In response to the city’s monitoring letter, RHS Food and Family Director Ron Phillips said he had never been asked by a funder, the organization’s executive director or board to fill out a procurement form for food. He said he looks for the best nutritional value and pricing available.

“Regarding the honey purchase of $7 per 8 ounce bottle, this was very reasonable for locally produced honey,” Phillips said in a Nov. 30 letter to the city. “Local honey contains a blend of local pollens, which can strengthen a person’s immune system and reduce pollen allergy systems. Also, 64 cents of every dollar stays in the community when you buy local. Even the city has an incentive program for buying local.”

Regarding the purchase of Alexandre Kids eggs, Phillips said he has been buying from the Alexandres long before Vanessa Alexandre became an RHS board member, adding he had worked with Christian Alexandre when negotiating a price for eggs.

“Again, after checking with several markets for fresh eggs in the amount we would need for full food distribution, Alexandre Kids was the best deal,” Phillips told the city. “Their eggs would be no more than a few days old whereas buying from a local market like Walmart or Safeway, they could be up to six months old.”

In his letter, Phillips said the honey and eggs have already been purchased and RHS should be reimbursed.

“It would be unfair to not give us any money for products that we have purchased and distributed,” Phillips said. “If you wanted us to follow a different process than what we have done over the years, then you should have told us in advance.”

As for the $216.71 for food for volunteers, Phillips told the city RHS paid for that with other funds.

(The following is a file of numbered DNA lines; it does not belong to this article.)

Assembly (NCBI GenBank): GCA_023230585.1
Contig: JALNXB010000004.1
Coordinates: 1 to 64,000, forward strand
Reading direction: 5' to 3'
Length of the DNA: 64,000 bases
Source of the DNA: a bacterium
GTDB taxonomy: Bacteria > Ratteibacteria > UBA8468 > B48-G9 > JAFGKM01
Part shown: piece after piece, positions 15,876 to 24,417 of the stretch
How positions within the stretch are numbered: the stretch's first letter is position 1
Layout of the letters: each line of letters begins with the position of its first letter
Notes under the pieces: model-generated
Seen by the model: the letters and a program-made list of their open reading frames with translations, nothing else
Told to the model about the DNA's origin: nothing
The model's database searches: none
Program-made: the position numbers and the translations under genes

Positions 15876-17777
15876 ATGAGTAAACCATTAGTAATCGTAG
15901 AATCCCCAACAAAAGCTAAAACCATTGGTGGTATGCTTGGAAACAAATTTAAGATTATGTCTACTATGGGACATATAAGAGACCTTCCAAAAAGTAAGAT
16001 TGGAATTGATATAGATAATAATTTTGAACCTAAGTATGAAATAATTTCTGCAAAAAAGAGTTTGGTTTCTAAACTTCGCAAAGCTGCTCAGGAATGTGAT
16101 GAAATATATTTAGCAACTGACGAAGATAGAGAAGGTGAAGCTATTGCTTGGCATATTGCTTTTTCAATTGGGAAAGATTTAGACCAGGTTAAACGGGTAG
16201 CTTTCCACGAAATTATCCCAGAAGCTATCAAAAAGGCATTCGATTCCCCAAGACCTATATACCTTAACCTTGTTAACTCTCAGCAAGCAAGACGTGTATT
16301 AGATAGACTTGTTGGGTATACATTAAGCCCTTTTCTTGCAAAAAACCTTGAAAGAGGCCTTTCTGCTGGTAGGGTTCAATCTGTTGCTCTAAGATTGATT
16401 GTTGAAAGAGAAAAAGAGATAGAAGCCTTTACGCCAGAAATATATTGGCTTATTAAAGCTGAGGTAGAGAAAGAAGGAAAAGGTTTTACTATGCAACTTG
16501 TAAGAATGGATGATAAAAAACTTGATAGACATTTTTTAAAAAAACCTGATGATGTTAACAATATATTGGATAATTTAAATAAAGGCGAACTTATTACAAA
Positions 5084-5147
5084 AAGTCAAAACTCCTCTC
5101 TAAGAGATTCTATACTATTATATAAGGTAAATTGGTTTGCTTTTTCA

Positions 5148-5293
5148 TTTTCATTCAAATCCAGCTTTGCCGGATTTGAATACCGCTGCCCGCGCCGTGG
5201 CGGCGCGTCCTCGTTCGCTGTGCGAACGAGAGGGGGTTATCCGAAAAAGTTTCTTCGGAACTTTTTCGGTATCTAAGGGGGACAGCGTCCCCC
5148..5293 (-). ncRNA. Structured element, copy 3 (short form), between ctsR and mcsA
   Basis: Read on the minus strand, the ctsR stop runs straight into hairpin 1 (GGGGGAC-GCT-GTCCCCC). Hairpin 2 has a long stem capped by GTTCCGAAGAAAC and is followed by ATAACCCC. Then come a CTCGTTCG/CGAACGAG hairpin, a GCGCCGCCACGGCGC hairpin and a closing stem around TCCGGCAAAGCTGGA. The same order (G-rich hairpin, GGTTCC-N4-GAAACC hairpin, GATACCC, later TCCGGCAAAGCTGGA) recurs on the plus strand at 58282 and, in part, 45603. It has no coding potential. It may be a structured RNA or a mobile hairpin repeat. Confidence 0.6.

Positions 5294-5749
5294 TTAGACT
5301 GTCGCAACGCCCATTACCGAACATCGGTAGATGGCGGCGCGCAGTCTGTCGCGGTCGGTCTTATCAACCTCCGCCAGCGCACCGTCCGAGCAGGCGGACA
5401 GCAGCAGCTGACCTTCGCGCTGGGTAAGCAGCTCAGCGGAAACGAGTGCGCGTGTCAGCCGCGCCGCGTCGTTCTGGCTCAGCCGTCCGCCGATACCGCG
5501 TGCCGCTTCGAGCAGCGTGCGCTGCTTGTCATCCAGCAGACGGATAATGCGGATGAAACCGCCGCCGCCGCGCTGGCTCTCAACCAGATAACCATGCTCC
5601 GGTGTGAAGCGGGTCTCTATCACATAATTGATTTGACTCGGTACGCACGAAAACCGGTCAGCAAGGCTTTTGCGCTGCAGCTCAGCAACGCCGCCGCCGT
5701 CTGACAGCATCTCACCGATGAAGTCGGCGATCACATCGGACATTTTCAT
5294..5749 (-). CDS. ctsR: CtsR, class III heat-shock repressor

In an interview Wednesday with the Triplicate, Phillips said since he began running the RHS food bank eight years ago, he always received free rein when it came to purchasing food. He said the board had never requested a list of the items he has purchase.

“They’re questioning everything,” Phillips said referring to the city. “They’ve never questioned anything before. Now all of a sudden, since we’ve had this hoorah, it’s why did you spend this, why did you spend (that)...”

Phillips said the CDBG grant allowed him to augment USDA commodity items he receives via the state of California with fresh eggs and produce like spaghetti squash. He said he uses another grant that pays for food items grown in California in much the same way.

“I try to bring things into their diet that enhances it, or maybe they get the idea that they can use their (electronic bank transfer card) and go to the farmers market,” Phillips said, referring to food bank recipients.

The Crescent City Farmers Market accepts EBT cards and runs a Market Match program that allows low income families access to fresh produce.

Not having CDBG funding will result in cutbacks, Phillips said, but the food bank will still be in existence. He said some of his pay has suffered because it was funded through CDBG dollars.

“There’s not enough money to pay me to be on full time so I’ll either work part time or not work at all,” Phillips said.